A very convincing digital flying world is created, with possible scenarios taking place anywhere. (Image © TSC)
A very convincing digital flying world can be created, with possible scenarios taking place anywhere. (Image © TSC)

Tactics

And now onto tactics. Simulators can be loaded with flight models of actual missiles and radar software. Tactics can be flown against smart hostiles who shoot back. Pulling the trigger and seeing a missile fly off the wing is excellent training, not least when you watch your wingman shoot. You know he has fired rather than relying on his radio calls. You can see hostile missiles flying towards you from a variety of threat systems and practise how to defeat them. Once all this flying is done, the simulator can play back what happened. A full mission can be watched on large cinema screens. Flight leads will check to make sure that what was there was actually found by his team’s radars and targeted properly. As an instructor, you can fly and then save a manoeuvre and then sit your student in the cockpit and they can watch what you did over and over again and then copy it. The demo is the same for every student.

Like Star Wars: a Full Mission Simulator. (Image © Elmer van Hest)
Like Star Wars: a Full Mission Simulator. (Image © Elmer van Hest)

Emergency

And then the final use, the one pilots don’t like the sim for: emergency handling. As a fighter pilot, you are drilled in emergency actions for every month of your flying career. Immediate actions must be known or else you lose your privilege to fly. Fighters are the formula one of flying machines. They are at the limit of engineering. They break. We are tested hard for an hour every month with head scratching puzzles. If you don’t work out the problem fast enough, you lose the jet. It’s excellent training and certainly saved my skin on a mission over Libya when my jet had a system failure. But that’s another story.

Air Force core capabilities

There is a second element to be considered. It is easy to find out what a country has equipped its air force with. Airshows have become huge trade events with big deals announced to the media to reassure stockholders that their chosen aerospace company is doing great business. Not just airframes, but avionics and weapons. These core capabilities drive how an air force can fight. They help us build and develop tactics. We practice those tactics in vast training areas. We sometimes use encrypted radios to talk to our radar controllers and formation members, but often our communications are “in the clear”.

The F-35 comes as one-seater only, making the need for simulators even bigger (Image © US Air Force)
The F-35 comes as one-seater only, making the need for simulators even bigger (Image © US Air Force)

Real-time radar

It is easy for the average member of the public to watch near real-time radar feeds of our fights and listen to our radio work on their computers. It takes very little to work out some of our tactics. We must be careful to keep our tactics secret. A simulator allows us to fight as we would for real, in secret. With new stealthy jets like the F-35 coming into service and the need to protect their tactical secrets, the age of the simulator is well upon us.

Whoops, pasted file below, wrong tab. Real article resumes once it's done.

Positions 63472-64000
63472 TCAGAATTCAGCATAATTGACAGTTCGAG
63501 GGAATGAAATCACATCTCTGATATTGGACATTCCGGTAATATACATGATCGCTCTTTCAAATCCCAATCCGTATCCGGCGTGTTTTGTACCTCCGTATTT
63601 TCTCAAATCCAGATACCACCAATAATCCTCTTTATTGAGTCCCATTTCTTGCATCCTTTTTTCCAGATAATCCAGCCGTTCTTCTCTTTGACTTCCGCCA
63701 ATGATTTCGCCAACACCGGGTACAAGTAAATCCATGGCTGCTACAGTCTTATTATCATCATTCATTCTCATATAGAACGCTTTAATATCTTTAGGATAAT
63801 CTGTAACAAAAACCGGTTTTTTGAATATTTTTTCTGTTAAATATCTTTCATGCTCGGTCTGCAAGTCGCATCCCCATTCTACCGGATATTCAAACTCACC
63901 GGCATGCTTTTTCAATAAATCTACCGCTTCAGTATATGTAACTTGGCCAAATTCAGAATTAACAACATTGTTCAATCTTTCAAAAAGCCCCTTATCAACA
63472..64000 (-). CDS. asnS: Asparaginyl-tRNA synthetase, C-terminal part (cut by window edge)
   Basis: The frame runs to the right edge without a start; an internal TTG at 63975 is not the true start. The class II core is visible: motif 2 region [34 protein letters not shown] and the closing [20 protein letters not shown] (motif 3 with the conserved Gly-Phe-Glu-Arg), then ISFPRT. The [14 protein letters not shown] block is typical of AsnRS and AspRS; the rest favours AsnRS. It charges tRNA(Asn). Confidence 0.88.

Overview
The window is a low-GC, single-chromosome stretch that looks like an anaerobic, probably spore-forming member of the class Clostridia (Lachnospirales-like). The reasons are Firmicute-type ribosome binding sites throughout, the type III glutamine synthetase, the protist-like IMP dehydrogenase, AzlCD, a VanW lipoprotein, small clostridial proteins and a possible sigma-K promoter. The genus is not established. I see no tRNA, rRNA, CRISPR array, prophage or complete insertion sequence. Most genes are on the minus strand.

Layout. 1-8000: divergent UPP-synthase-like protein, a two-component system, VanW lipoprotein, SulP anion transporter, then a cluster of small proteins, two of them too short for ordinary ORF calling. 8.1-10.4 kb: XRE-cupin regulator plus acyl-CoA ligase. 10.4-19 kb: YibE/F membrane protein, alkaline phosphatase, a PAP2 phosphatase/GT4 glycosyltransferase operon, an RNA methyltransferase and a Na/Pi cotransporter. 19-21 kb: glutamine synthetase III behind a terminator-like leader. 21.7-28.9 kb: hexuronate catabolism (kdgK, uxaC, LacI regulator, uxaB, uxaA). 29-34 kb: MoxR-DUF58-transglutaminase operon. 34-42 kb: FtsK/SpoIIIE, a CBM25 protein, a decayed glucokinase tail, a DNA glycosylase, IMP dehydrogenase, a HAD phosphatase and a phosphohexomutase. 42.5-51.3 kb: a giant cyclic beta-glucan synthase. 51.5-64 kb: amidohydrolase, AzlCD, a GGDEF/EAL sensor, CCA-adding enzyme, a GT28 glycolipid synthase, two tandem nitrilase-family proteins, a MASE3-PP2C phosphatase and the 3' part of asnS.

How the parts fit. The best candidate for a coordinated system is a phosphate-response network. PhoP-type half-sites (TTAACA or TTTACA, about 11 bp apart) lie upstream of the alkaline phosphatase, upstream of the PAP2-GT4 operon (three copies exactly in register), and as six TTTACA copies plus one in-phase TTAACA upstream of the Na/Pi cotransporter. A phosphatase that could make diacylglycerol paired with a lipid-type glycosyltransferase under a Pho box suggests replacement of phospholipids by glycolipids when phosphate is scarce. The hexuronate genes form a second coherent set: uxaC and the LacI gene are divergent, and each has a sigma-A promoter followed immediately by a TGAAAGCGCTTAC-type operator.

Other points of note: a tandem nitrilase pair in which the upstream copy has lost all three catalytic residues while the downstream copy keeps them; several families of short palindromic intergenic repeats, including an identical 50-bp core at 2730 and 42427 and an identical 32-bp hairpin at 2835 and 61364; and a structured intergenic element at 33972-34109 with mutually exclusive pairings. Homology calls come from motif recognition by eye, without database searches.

© 2015 Airheadsfly.com contributor Nick Graham
Featured image (top): Take flight while staying on the ground; an simulator can get as real as it gets. (Image © Elmer van Hest)

Full Mission Simulators provide an almost 360 degrees field of view. (Image © Elmer van Hest)
Full Mission Simulators provide an almost 360 degrees field of view. (Image © Elmer van Hest)

Norwegian Vipers in Red Flag 15-2

The Royal Norwegian Air Force has joined the large-scale air combat exercise Red Flag 15-2 in the Nevada desert this week. Ten Lockheed Martin (General Dynamics) F-16AM/BM Fighting Falcon jets and two Lockheed C-130J Hercules aircraft landed at Nellis Air Force Base in Las Vegas.

The operations are supported by about 200 men and women of the RNoAF. By letting half of the Norwegian tactical airlift fleet participating the Norwegians are trying to boost the capabilities of its transport crews in modern scenarios. “It is the most valuable training in complex air operations,” major Rune Johansen of the Hercules 335 Squadron was quoted by the Norwegian Defence media centre.

Norway planned to participate in one of the Red Flag exercises in 2011, but that was cancelled due to the air war over Libya. With all planes on the ground in Las Vegas, it is the first time the Royal Norwegian Air Force participates since 2009. On an average day the Red Flag exercise keeps 60 aircraft airborne and engaged at the same time.

© 2015 Airheadsfly.com editor Marcel Burger, based on source information provided by the Norwegian Ministry of Defence

↑ Check our full overview of the Royal Norwegian Air Force

RNoAF F-16s arriving at Nellis for Red Flag 15-2 (Image © Luftforsvaret / Forsvarets mediesenter)
RNoAF F-16s arriving at Nellis for Red Flag 15-2 (Image © Luftforsvaret / Forsvarets mediesenter)
RNoAF Major Egil Angell-Jacobsen clocked its 3000th F-16 flight hour while flying from Norway to Nellis. His reward was waiting for him (Image © Luftforsvaret / Forsvarets mediesenter)
RNoAF Major Egil Angell-Jacobsen clocked its 3000th F-16 flight hour while flying from Norway to Nellis. His reward was waiting for him (Image © Luftforsvaret / Forsvarets mediesenter)
Tiger Tiger in the Nevada desert (Image © Luftforsvaret / Forsvarets mediesenter)
Tiger Tiger in the Nevada desert (Image © Luftforsvaret / Forsvarets mediesenter)